1
$\begingroup$

I'm trying to solve the following problem, but my solution doesn't seem to be correct. Could I be rewriting the integral incorrectly?

$$ \frac{dy}{dt} + 25 \int_0^t{y(t-w)e^{-10w}dw} = L[4]; y(0)=0$$ $$ sL[y(t)] - y(0) + 25(L[y(t)]*L[e^{-10t}])=L[4] $$

Let $L[y(t)] = Y(t)$:

$$ sY(t) + 25(Y(t)*\frac{1}{s+10})=\frac{4}{s} $$ $$ sY(t) + 25(Y(t)*\frac{1}{s+10})=\frac{4}{s} $$ $$ sY(t) + 25Y(t)*\frac{25}{s+10}=\frac{4}{s} $$ $$ sY(t) + \frac{25*25Y(t)}{s+10}=\frac{4}{s} $$ $$ sY(t) + \frac{625Y(t)}{s+10}=\frac{4}{s} $$ $$ Y(t) (s + \frac{625}{s+10}) = \frac{4}{s} $$ $$ Y(t) =\frac{4(s+10)}{s(s^2+10s+625)} $$

I'm not sure where I am going wrong on this one.

It is worth noting that when rewriting the integral I am using the following definition: $$(f*g)(t)=\int_0^tf(w)g(t-w)dw =f(t)*g(t)$$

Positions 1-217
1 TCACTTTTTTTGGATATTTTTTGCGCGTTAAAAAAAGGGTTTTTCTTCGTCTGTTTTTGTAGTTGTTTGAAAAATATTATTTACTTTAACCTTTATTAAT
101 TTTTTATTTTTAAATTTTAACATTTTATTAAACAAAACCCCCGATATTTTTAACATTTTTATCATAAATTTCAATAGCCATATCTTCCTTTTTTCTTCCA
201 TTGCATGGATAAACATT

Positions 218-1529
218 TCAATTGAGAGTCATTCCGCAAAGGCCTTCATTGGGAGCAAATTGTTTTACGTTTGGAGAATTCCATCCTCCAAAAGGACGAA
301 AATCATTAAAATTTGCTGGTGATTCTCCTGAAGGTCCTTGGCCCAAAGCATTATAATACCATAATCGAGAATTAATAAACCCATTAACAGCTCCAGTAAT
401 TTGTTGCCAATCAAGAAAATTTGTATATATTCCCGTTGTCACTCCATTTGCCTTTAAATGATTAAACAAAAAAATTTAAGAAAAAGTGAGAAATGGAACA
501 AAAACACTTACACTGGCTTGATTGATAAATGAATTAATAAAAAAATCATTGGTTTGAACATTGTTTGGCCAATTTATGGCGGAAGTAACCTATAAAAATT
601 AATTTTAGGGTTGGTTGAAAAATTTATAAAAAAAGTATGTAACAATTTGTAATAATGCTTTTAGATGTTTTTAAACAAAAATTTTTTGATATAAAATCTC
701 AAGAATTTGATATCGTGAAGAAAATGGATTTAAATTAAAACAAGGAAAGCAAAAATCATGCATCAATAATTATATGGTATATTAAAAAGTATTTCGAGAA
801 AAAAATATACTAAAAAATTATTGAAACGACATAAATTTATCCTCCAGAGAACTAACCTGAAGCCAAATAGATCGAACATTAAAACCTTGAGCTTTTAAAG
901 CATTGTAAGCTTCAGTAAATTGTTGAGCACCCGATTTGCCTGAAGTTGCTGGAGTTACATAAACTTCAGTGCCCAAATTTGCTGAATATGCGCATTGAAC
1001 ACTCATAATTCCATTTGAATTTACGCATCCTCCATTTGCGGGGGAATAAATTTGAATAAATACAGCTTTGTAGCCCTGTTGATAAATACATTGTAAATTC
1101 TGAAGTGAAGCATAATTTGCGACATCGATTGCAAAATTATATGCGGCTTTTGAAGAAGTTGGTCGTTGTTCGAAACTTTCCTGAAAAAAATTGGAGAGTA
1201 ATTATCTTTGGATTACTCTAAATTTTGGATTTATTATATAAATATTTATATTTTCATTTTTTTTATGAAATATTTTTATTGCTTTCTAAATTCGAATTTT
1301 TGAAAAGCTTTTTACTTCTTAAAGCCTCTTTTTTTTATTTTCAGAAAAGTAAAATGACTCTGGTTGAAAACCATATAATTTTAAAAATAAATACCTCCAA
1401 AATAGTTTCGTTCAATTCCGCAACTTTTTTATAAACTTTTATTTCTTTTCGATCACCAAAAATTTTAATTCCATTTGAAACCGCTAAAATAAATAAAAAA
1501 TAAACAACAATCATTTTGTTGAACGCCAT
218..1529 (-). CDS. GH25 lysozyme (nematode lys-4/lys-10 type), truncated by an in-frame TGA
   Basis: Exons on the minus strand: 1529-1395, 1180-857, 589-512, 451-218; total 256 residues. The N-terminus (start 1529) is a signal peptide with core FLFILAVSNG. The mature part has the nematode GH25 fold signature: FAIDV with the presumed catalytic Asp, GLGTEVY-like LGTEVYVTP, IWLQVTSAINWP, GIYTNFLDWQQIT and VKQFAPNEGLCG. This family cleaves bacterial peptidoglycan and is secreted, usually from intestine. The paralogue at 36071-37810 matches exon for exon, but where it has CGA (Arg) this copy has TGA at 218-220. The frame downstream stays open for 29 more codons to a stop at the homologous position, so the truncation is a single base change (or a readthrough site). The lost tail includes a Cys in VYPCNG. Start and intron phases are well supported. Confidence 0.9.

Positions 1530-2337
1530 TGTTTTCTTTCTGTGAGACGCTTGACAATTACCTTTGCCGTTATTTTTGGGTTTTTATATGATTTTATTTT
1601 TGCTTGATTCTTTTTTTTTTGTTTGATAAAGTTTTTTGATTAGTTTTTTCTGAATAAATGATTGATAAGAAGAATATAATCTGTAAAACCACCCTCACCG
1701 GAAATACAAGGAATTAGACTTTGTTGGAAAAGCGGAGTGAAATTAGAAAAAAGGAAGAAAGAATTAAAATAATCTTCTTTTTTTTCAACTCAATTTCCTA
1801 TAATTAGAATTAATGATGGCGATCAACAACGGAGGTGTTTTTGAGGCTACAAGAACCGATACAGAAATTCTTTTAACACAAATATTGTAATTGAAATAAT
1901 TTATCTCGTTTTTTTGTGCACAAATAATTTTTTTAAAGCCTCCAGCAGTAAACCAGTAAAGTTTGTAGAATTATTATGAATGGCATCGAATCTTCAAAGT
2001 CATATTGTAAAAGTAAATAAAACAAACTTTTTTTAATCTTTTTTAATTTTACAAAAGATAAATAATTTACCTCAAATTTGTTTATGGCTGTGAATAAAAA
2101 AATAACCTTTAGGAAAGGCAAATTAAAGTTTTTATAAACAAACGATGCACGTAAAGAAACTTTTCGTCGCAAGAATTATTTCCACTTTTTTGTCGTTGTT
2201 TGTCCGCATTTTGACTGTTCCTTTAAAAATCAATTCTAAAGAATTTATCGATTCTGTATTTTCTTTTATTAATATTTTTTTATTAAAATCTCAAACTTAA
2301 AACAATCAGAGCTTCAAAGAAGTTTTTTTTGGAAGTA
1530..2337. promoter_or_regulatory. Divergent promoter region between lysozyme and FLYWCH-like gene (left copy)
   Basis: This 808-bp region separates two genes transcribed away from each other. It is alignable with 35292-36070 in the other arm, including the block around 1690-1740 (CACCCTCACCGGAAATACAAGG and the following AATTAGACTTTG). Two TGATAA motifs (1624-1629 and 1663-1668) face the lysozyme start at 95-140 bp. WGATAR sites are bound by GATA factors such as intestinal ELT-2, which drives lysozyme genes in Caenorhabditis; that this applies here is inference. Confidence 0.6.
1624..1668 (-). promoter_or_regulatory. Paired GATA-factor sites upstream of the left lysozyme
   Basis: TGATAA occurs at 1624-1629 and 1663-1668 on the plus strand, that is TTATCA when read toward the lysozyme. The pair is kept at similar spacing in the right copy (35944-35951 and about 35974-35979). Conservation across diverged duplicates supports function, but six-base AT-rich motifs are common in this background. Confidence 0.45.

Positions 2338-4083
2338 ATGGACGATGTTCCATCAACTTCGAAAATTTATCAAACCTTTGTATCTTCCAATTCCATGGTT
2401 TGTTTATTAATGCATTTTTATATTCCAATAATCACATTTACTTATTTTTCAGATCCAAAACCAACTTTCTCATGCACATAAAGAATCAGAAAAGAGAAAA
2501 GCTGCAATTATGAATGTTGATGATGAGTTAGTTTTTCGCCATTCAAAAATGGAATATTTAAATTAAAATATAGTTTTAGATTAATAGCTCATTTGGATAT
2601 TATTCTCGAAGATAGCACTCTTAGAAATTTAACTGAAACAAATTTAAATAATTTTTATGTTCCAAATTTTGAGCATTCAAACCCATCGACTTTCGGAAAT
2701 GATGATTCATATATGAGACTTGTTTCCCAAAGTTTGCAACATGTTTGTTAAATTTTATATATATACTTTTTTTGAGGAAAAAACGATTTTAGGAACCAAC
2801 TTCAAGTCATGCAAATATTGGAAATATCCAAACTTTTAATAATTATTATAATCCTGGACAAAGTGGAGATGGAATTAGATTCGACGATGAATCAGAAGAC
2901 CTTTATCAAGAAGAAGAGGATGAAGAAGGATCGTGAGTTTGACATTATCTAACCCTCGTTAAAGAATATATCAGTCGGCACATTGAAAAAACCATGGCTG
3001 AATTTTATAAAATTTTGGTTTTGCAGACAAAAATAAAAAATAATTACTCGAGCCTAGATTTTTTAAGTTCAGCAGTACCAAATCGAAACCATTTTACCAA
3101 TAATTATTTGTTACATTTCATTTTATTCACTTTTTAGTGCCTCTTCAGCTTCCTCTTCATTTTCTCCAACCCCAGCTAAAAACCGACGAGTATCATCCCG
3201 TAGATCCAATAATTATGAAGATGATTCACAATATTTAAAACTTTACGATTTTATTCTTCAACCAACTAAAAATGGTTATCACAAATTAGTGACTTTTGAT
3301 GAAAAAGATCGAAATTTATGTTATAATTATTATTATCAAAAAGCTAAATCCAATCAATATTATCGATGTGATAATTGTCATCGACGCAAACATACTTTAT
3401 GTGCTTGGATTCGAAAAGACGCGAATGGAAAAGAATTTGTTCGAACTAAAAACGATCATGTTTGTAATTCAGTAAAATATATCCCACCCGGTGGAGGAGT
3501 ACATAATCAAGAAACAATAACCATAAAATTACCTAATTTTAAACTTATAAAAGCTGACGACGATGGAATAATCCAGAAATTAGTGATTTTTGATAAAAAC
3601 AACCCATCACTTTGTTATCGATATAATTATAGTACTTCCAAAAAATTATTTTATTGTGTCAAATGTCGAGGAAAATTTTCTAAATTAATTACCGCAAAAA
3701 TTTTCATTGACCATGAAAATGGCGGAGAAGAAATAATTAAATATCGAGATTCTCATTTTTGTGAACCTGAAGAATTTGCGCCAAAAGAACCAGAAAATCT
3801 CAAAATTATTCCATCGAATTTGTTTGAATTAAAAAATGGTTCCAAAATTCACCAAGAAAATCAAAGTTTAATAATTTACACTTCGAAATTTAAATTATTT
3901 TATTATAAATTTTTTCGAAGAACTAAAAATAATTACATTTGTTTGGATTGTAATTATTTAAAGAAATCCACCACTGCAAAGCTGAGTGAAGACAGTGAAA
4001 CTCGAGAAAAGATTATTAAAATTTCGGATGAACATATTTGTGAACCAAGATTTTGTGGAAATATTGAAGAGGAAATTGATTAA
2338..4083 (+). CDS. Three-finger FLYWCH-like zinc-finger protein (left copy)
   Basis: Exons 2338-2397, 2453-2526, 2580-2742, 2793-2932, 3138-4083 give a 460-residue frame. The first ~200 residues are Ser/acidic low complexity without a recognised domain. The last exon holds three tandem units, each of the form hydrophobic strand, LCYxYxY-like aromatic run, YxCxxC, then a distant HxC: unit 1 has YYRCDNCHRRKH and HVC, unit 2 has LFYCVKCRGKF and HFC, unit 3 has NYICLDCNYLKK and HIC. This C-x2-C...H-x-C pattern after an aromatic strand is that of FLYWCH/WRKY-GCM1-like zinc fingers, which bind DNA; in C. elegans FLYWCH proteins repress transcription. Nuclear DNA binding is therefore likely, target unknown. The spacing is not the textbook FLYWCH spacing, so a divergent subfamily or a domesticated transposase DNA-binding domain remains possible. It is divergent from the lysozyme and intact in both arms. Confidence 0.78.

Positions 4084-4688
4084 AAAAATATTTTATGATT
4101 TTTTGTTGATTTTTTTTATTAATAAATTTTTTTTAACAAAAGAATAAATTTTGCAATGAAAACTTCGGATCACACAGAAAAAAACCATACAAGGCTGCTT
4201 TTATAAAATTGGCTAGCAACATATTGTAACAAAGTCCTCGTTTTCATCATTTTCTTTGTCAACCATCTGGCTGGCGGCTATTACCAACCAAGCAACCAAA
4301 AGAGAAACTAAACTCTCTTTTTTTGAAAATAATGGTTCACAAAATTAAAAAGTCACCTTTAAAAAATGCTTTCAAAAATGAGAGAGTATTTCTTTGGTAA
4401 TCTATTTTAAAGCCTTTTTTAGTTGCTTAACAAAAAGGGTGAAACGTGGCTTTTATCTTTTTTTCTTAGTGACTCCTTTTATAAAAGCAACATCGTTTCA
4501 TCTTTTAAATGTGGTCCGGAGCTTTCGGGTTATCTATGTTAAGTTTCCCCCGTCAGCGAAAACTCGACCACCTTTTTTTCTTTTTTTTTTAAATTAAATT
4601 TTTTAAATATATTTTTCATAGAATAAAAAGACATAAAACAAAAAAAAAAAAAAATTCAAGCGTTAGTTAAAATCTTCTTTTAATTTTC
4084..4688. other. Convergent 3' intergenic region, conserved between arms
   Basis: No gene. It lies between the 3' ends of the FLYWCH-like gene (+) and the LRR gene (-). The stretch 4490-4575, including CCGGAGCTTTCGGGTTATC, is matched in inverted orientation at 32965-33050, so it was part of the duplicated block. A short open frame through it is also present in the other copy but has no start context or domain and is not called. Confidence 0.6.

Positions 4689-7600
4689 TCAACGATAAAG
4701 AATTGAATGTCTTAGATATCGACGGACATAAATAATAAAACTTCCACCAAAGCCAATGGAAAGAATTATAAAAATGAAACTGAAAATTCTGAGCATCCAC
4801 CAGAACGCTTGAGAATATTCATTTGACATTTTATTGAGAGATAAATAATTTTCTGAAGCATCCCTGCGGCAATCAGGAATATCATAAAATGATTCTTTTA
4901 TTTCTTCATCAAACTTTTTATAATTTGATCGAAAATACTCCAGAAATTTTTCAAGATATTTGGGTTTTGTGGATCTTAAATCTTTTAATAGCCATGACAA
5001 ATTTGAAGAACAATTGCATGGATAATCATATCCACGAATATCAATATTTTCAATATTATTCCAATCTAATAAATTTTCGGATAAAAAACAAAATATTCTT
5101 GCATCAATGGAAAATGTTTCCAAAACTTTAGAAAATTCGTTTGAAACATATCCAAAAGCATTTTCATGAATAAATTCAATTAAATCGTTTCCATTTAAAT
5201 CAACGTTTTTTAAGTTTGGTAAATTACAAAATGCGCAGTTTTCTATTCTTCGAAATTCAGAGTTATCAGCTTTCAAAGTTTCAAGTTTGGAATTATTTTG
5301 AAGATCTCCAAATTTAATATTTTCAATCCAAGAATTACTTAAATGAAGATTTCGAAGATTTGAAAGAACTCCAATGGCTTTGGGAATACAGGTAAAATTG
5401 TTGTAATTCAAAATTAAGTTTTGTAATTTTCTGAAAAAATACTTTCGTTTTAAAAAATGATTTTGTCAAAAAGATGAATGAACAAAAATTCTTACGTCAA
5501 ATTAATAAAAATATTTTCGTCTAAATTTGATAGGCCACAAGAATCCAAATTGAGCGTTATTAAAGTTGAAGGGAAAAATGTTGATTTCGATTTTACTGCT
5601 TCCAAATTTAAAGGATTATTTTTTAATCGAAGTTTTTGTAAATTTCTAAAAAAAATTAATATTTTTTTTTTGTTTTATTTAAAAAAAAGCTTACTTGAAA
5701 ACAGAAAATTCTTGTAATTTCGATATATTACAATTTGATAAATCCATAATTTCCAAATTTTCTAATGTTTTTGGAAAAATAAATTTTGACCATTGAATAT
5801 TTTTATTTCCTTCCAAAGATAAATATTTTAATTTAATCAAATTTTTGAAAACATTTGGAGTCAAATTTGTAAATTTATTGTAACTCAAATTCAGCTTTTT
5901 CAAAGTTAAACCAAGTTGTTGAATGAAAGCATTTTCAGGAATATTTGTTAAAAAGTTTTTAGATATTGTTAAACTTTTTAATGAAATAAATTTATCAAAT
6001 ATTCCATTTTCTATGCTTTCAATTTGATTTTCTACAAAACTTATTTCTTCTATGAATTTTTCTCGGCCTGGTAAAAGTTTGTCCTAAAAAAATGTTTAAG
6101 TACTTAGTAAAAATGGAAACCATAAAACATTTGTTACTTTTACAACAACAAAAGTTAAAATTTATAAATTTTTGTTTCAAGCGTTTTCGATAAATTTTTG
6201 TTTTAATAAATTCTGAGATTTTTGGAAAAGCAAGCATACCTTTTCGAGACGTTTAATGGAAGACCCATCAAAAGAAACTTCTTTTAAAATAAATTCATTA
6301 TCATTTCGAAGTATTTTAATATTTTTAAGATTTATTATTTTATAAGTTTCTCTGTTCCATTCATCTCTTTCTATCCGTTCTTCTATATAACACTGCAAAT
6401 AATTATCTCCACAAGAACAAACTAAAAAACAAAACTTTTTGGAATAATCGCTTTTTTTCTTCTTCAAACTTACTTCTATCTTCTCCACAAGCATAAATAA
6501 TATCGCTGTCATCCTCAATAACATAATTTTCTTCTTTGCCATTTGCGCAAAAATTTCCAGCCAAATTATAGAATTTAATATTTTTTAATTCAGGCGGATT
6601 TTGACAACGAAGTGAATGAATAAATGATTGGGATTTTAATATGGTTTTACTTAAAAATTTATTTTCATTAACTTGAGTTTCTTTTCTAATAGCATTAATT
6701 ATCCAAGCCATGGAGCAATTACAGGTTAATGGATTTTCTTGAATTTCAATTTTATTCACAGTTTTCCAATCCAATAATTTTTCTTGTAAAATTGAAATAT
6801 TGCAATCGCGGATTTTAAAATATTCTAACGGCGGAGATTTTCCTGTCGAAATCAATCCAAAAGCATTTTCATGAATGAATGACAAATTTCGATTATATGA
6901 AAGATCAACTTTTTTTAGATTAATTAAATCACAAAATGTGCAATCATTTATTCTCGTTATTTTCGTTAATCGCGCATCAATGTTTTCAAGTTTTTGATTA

$\endgroup$
  • $\begingroup$ Just looks like you double multiplied the $25$, see my answer. Also, be careful with mixing time and $s$ domain, use one at a time and be consistent. $\endgroup$ – Amzoti Nov 25 '13 at 2:14
  • $\begingroup$ Thanks, I'll give that a try. Looks like I made an algebra mistake like you said. $\endgroup$ – Bob Shannon Nov 25 '13 at 2:54
2
$\begingroup$

We have:

$$\mathcal{L} (y' + (25 y(t)*e^{-10t}) = 4)$$

This yields:

$$sy(s) - 0 + 25 y(s) \dfrac{1}{s+10} = \dfrac{4}{s}$$

Factoring, we have:

$$y(s) \left(s + \dfrac{25}{s+10}\right) = \dfrac{4}{s}$$

This gives us:

$$y(s) = \dfrac{4(s+10)}{s(s+5)^2} = \dfrac{8}{5 s} -\dfrac{4}{(s+5)^2} - \dfrac{8}{5 (s+5)}$$

Next, find $\mathcal{L}^{-1} (y(s))$

$\endgroup$
  • $\begingroup$ You did well with acceptances today! +1 $\endgroup$ – Namaste Nov 26 '13 at 0:04

Your Answer

By clicking “Post Your Answer”, you agree to our terms of service, privacy policy and cookie policy

Not the answer you're looking for? Browse other questions tagged or ask your own question.